Is Nokia’s new smartphone trade-in program a good value?


We’re no strangers to seeing companies in the smartphone business offer users trade-in programs, handing over their old phones for discounts on newer models. Whether we’re talking about carriers or about manufacturers, everyone’s been getting in on the action. The latest to announce its own program is Nokia, giving Windows-Phone-curious shoppers the chance to save some money on a new Lumia model.

With the EOS/Lumia 1020 just over the horizon, not to mention the launches of the 925 and 928, Nokia’s putting together decent options for buyers venturing into Windows Phone territory. If that’s enough to get you interested, here’s how this trade-in process will work:

First you hit up Nokia’s trade-in page, enter details about your hardware and its condition, and Nokia will give you an estimated value. If that looks good, you go buy a new Lumia, then send Nokia both your old phone and proof of purchase for your new model. If your phone arrives as described, Nokia will send you a Visa gift card containing your promised funds.

The big question for any trade-in program will be how the value compares to just selling your old phone yourself. Unsurprisingly, you end up paying for the convenience.

For instance, a 16GB iPhone 4 in good condition will net you $150 from Nokia, but you can probably flip that model on Craigslist for well over $200. Even a 16GB iPhone 5 will only get you $310. Figures aren’t much better for the company’s own models: a Lumia 920 is only worth $120.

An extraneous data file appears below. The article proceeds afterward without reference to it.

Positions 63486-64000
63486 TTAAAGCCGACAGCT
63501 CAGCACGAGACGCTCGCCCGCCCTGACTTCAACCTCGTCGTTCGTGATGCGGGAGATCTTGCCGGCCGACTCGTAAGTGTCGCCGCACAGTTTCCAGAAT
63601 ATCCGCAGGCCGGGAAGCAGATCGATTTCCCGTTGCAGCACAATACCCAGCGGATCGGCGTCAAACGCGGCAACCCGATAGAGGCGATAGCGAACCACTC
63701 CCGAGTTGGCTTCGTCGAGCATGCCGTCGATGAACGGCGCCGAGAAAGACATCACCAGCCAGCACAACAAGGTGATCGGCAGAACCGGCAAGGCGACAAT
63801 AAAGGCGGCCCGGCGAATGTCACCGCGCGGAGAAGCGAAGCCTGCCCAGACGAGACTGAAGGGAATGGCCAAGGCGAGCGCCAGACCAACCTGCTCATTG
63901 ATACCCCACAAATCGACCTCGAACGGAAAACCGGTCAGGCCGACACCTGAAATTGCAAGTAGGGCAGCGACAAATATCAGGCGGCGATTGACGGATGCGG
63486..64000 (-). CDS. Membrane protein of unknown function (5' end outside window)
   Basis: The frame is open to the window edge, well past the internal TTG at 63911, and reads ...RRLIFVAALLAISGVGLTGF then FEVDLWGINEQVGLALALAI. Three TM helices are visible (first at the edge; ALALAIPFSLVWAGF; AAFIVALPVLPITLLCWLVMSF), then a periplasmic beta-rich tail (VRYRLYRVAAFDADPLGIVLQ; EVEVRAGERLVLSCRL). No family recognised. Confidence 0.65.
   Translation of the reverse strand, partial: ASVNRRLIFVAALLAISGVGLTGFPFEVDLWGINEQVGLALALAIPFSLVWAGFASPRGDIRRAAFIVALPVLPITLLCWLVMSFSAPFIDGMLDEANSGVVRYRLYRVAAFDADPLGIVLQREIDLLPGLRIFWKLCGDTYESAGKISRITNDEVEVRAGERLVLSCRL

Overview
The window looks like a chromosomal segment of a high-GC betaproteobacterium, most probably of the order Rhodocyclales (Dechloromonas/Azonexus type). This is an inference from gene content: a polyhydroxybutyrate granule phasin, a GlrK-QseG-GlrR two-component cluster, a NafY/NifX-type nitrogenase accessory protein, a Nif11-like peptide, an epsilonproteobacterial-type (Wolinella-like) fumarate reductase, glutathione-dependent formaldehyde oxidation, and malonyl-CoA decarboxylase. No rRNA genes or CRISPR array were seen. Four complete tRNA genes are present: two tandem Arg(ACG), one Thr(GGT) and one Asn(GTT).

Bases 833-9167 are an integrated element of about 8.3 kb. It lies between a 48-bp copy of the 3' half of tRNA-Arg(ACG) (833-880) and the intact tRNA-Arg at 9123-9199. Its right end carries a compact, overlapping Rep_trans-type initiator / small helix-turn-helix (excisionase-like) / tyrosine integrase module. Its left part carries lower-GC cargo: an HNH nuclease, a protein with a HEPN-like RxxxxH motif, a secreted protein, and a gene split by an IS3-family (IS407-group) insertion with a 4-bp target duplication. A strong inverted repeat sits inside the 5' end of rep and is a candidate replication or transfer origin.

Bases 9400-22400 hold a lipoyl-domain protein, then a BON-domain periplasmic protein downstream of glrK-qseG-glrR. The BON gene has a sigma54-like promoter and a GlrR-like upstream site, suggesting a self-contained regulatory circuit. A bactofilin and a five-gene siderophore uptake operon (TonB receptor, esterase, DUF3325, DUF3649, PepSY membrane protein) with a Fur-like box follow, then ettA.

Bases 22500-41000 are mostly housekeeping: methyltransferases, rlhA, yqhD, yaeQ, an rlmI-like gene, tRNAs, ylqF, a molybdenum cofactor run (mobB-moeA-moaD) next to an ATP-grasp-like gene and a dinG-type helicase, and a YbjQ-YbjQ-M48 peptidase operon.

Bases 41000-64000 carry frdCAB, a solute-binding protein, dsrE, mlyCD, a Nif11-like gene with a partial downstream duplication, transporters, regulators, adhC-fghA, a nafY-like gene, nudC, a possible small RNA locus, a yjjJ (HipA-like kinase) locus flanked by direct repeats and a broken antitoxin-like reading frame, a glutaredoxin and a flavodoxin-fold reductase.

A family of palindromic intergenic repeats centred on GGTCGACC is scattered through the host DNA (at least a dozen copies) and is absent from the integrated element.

Armed with that data, we’d probably look into selling our old phones ourselves, but the choice is up to you.

Source: Nokia
Via: Engadget

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About The Author
Stephen Schenck
Stephen has been writing about electronics since 2008, which only serves to frustrate him that he waited so long to combine his love of gadgets and his degree in writing. In his spare time, he collects console and arcade game hardware, is a motorcycle enthusiast, and enjoys trapping blue crabs. Stephen's first mobile device was a 624 MHz Dell Axim X30, which he's convinced is still a viable platform. Stephen longs for a market where phones are sold independently of service, and bandwidth is cheap and plentiful; he's not holding his breath. In the meantime, he devours smartphone news and tries to sort out the juicy bits Read more about Stephen Schenck!